The Annals of Statistics

On Moderate Deviation Theory in Estimation

Wilbert C. M. Kallenberg

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Abstract

The performance of a sequence of estimators $\{T_n\}$ of $\theta$ can be measured by the probability concentration of the estimator in an $\varepsilon_n$-neighborhood of $\theta$. Classical choices of $\varepsilon_n$ are $\varepsilon_n = cn^{-1/2}$ (contiguous case) and $\varepsilon_n = \varepsilon$ fixed for all $n$ (non-local case). In this article all sequences $\{\varepsilon_n\}$ with $\lim_{n\rightarrow\infty} \varepsilon_n = 0$ and $\lim_{n\rightarrow\infty} \varepsilon_nn^{1/2} = \infty$ are considered. In that way the statistically important choices of small $\varepsilon$'s are investigated in a uniform sense; in that way the importance and usefulness of classical results concerning local or non-local efficiency can gather strength by extending to larger regions of neighborhoods; in that way one can investigate where optimality passes into non-optimality if for instance an estimator is locally efficient and non-locally non-efficient. The theory of moderate deviation and Cramer-type large deviation probabilities plays an important role in this context. Examples of the performance of particularly maximum likelihood estimators are presented in $k$-parameter exponential families, a curved exponential family and the double-exponential family.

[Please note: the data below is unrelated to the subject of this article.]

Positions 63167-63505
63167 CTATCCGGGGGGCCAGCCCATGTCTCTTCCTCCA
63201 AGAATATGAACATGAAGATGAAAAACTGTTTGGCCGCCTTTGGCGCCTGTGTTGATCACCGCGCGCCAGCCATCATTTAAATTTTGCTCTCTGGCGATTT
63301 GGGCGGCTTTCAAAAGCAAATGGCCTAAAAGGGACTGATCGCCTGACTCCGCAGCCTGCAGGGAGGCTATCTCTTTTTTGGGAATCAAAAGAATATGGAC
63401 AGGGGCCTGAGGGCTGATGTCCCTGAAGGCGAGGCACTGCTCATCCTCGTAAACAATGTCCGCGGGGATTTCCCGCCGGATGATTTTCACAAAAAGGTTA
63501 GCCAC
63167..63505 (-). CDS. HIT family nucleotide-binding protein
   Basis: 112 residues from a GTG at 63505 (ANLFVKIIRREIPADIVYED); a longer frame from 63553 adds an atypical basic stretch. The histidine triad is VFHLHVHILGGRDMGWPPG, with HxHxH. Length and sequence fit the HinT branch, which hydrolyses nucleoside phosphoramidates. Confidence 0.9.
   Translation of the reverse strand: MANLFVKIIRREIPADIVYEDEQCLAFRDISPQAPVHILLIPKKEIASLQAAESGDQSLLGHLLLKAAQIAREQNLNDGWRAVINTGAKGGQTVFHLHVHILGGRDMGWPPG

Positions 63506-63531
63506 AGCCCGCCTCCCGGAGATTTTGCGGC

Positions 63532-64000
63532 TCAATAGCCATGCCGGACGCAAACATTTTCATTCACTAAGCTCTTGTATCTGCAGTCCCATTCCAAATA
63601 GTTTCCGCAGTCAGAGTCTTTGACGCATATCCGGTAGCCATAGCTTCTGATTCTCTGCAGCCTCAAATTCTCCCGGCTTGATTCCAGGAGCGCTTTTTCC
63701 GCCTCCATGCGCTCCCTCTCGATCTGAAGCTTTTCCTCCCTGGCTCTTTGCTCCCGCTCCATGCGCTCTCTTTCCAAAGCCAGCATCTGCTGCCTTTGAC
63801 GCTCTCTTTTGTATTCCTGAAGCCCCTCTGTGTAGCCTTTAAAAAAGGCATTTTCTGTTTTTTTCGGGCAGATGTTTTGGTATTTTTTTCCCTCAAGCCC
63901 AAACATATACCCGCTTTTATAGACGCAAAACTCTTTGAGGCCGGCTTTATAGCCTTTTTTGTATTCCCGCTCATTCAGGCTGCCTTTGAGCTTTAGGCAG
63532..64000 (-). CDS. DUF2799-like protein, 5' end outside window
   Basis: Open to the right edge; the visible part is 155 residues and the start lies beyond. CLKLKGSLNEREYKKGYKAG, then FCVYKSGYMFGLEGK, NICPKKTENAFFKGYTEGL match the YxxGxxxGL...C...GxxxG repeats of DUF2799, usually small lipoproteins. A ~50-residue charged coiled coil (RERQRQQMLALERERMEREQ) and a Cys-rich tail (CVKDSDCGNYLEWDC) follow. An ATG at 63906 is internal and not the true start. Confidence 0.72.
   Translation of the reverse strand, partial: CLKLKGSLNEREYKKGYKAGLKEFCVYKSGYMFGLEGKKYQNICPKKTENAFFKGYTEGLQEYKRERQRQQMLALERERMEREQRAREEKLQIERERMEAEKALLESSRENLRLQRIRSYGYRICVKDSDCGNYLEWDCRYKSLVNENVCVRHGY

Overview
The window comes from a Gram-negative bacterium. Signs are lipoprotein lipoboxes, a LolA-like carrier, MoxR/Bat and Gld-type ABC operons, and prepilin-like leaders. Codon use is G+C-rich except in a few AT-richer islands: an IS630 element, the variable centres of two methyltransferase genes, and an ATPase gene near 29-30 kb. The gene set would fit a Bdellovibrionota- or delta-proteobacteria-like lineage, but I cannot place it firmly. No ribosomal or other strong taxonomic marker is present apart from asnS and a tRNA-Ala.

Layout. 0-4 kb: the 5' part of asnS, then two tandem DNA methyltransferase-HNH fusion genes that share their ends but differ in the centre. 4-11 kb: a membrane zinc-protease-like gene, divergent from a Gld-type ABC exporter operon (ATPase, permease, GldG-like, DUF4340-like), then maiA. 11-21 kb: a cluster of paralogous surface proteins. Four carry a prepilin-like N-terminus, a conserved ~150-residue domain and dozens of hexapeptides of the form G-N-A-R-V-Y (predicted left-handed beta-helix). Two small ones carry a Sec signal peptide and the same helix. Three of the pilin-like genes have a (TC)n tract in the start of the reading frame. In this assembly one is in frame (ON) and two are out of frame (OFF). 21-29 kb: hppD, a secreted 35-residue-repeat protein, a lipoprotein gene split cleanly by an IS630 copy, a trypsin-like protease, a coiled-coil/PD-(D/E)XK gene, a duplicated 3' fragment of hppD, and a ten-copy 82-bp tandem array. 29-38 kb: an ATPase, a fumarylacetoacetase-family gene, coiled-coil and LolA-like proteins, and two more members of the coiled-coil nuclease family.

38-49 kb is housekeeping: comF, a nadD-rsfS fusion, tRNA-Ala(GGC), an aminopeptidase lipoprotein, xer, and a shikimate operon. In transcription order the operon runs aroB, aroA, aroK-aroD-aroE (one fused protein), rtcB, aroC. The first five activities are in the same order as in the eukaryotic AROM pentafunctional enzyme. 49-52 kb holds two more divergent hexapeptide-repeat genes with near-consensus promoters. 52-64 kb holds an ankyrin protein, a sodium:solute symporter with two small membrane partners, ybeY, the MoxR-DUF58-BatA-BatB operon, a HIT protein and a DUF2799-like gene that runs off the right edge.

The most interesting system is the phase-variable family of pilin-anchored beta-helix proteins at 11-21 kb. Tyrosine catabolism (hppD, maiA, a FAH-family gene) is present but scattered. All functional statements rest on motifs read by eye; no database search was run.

Article information

Source
Ann. Statist., Volume 11, Number 2 (1983), 498-504.

Dates
First available in Project Euclid: 12 April 2007

Permanent link to this document
https://projecteuclid.org/euclid.aos/1176346156

Digital Object Identifier
doi:10.1214/aos/1176346156

Mathematical Reviews number (MathSciNet)
MR696062

Zentralblatt MATH identifier
0515.62027

JSTOR
links.jstor.org

Subjects
Primary: 62F20
Secondary: 62F10: Point estimation 60F10: Large deviations

Keywords
First and second order efficiency moderate and Cramer-type large deviations probability concentration maximum likelihood estimator

Citation

Kallenberg, Wilbert C. M. On Moderate Deviation Theory in Estimation. Ann. Statist. 11 (1983), no. 2, 498--504. doi:10.1214/aos/1176346156. https://projecteuclid.org/euclid.aos/1176346156


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